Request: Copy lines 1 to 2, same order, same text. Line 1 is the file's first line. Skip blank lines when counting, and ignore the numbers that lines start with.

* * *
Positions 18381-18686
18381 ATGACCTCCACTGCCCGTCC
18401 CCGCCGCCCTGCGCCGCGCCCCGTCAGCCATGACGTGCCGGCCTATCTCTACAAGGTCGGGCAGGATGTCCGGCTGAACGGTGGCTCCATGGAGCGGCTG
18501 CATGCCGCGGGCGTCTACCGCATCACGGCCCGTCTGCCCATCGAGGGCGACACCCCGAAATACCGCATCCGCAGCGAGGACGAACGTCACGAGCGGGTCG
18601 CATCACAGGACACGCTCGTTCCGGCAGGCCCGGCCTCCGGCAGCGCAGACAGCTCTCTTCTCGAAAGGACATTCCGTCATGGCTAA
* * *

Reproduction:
Positions 18381-18686
18381 ATGACCTCCACTGCCCGTCC